A pleasure deferred

Posted by · 12:23 pm · May 4th, 2009

As I walked past my local cinema (that would be my beloved Dalston Rio, if there are any other fans out there) en route to the supermarket this morning, I was rather struck by this new poster for Charlie Kaufman’s masterpiece “Synecdoche, New York.”

Synecdoche, New York

After spending a moment admiring the one-sheet and wondering why I had never seen it before, it only then occurred to me that the film has yet to be released in the UK. Yes, you Yanks read that right: the film only hits Limey screens in a fortnight’s time. (Of course, to make up for it, we get a lot of European titles ahead of the States — with the curious exception of “Let the Right One In,” which only bowed last month.)

The upside of this eccentric distribution pattern is that I get to savour the film (my own #4 of 2008) anew on the big screen a full 7 months after first doing so. It’s akin to the joy of finding a forgotten banknote in an old jeans pocket.

(On another note, with the UK quad following on from highly inventive designs for the film’s Cannes and US bows — pictured below to jog your memory — doesn’t “Synecdoche” have one of the most impressive poster portfolios in recent memory?)

Synecdoche, New Yorksynecdoche22Synecdoche, New York

→ 11 Comments Tags: , , | Filed in: Daily

11 responses so far

  • 1 5-04-2009 at 12:26 pm

    Kristopher Tapley said...

    LOVE it.

  • 2 5-04-2009 at 2:37 pm

    Bill said...

    This is a little bit related, but Guy I’m wondering if you saw the Little Dorrit series on BBC that just made it here on Masterpiece. I thought it was excellent, especially from Eddie Marsan and Tom Courtenay, I’d be interested to hear your opinion.

  • 3 5-04-2009 at 2:59 pm

    Guy Lodge said...

    Admittedly I missed a couple of episodes here and there, but I’m afraid what I saw didn’t really work for me. Like much of Andrew Davies’ work, I found the adaptation fussy and lacking in emotional grit, and for me, it never really captured the density or energy of Dickens’ London. (Though to be fair, that’s partly a budget issue.)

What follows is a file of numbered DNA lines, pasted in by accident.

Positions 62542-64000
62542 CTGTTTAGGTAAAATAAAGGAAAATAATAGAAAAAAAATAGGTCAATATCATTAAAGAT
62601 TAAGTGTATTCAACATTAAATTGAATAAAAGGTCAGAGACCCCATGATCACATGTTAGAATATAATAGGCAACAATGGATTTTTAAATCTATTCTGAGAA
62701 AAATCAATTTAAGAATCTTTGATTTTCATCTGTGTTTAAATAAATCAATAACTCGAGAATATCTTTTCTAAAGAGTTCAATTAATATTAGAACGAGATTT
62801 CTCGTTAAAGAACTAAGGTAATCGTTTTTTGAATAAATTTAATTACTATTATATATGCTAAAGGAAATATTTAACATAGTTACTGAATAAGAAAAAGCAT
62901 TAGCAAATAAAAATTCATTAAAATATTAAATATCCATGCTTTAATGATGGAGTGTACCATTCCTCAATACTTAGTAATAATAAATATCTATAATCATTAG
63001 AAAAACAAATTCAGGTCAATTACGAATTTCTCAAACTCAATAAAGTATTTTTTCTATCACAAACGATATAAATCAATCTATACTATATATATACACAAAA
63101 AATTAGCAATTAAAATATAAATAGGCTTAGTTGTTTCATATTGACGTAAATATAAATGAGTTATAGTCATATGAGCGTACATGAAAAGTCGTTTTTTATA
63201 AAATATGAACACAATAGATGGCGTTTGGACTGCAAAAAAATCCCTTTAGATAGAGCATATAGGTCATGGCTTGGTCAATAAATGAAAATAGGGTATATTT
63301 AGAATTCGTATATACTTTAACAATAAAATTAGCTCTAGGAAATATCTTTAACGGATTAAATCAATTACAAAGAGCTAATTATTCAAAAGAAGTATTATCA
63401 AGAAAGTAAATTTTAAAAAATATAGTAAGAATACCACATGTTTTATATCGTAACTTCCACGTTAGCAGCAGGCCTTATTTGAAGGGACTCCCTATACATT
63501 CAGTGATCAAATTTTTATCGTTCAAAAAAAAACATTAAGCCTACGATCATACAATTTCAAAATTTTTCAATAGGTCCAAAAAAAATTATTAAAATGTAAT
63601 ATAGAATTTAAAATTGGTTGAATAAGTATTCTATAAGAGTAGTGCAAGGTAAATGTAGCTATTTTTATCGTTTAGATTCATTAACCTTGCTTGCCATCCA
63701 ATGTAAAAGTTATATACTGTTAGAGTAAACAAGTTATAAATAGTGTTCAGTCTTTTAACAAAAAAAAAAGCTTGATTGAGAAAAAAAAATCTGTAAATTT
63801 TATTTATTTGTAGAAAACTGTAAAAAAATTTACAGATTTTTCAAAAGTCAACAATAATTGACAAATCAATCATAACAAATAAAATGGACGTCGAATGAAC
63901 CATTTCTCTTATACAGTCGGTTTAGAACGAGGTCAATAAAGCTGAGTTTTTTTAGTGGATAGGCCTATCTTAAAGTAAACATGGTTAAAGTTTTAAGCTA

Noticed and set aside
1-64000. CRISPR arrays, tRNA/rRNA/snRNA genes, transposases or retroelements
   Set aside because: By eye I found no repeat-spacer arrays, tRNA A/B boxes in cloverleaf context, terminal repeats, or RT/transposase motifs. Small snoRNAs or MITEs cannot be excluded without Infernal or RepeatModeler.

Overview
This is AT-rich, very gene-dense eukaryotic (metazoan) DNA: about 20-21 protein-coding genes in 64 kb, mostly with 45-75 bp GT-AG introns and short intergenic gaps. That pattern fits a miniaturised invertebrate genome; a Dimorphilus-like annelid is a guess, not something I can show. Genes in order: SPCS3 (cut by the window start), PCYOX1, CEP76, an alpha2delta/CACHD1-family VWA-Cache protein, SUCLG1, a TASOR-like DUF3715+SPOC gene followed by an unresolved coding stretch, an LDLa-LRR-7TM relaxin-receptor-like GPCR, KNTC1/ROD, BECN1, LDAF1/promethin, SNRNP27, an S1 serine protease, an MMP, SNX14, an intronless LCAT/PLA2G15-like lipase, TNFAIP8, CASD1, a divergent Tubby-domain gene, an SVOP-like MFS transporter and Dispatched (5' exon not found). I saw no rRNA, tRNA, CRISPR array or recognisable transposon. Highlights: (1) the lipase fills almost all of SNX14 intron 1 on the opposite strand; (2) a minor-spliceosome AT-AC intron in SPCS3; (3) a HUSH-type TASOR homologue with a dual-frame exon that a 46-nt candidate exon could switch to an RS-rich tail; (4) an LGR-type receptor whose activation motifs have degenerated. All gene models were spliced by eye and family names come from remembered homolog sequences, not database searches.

The cast is strong, though — and I agree that Eddie Marsan was (as always) a particular delight.

    Overall, I think fans of the novel would be a lot better off with Christine Edzard’s 6-hour film version. But that’s just my take.

  • 4 5-04-2009 at 4:54 pm

    Chris said...

    I saw this poster on Saturday, when I went to my own personal favourite, the Glasgow Film Theatre to see “Is Anybody There?”. I think the 5 seconds I looked at the poster would have been worth the £4.50 I paid to see the film.

    I’m dying to see this.

  • 5 5-04-2009 at 4:58 pm

    Speaking English said...

    Eh… it’s certainly an interesting, ambitious, and peculiar film, but it never really comes together in any completely satisfying way.

    As a philosophical lecture – brilliant.
    As a movie – just doesn’t work.

  • 6 5-04-2009 at 5:52 pm

    Scott Ward said...

    Couldn’t love the film any more, but I absolutely hate this poster. If I were to see that and not know what the movie was about, I would think it was a comedy. I understand the symbolism of Hoffman walking into himself, but seriously, I keep waiting for some animated character to pop up. But the other three posters are absolutely remarkable.

  • 7 5-04-2009 at 9:41 pm

    Guy Lodge said...

    But it is a comedy, no? A warped, metaphysical and ultimately very bleak one, but a comedy nonetheless. The way I saw it anyway.

  • 8 5-05-2009 at 4:41 am

    Glenn said...

    I’m with Speaking English on this one.

    I actually thought I wasn’t liking it at all and then the credits rolled and I realised that maybe I did and that maybe I was moved and thought it had real pathos, but I still don’t think it all quite gelled.

  • 9 5-05-2009 at 5:56 am

    red_wine said...

    I saw it much after the Oscars but what a glorious movie. Hoffman is undoubtedly the best male actor working today and the screenplay is brilliant enough to be taught alongside Beckett & Joyce.

    The latest poster is okay but the first 3 have great artwork. And yep, it is perhaps a comedy, but its also very depressing in places.

  • 10 5-05-2009 at 6:52 am

    Scott Ward said...

    Actually, I didn’t see very much comedic about it.

    ****Possible spoilers****

    I mean a man with all of this talent and ambition sets out to make a masterpiece and ends up not fulfilling that at all. The main theme I got out of the movie reminded me exactly of Pink Floyd’s “Time.” That idea that we may plan to do all these things, just tomorrow, and then one day we realize that all this time has gone by with little to show for it (he was working on the thing for something like twenty years).

    I guess the greatness of that movie could be even greater than I thought, seeing as how we view it so differently.

  • 11 5-05-2009 at 7:40 am

    Cezar said...

    This is coming out in Australia on Thursday and it’s about time. Very excited the wait is finally over.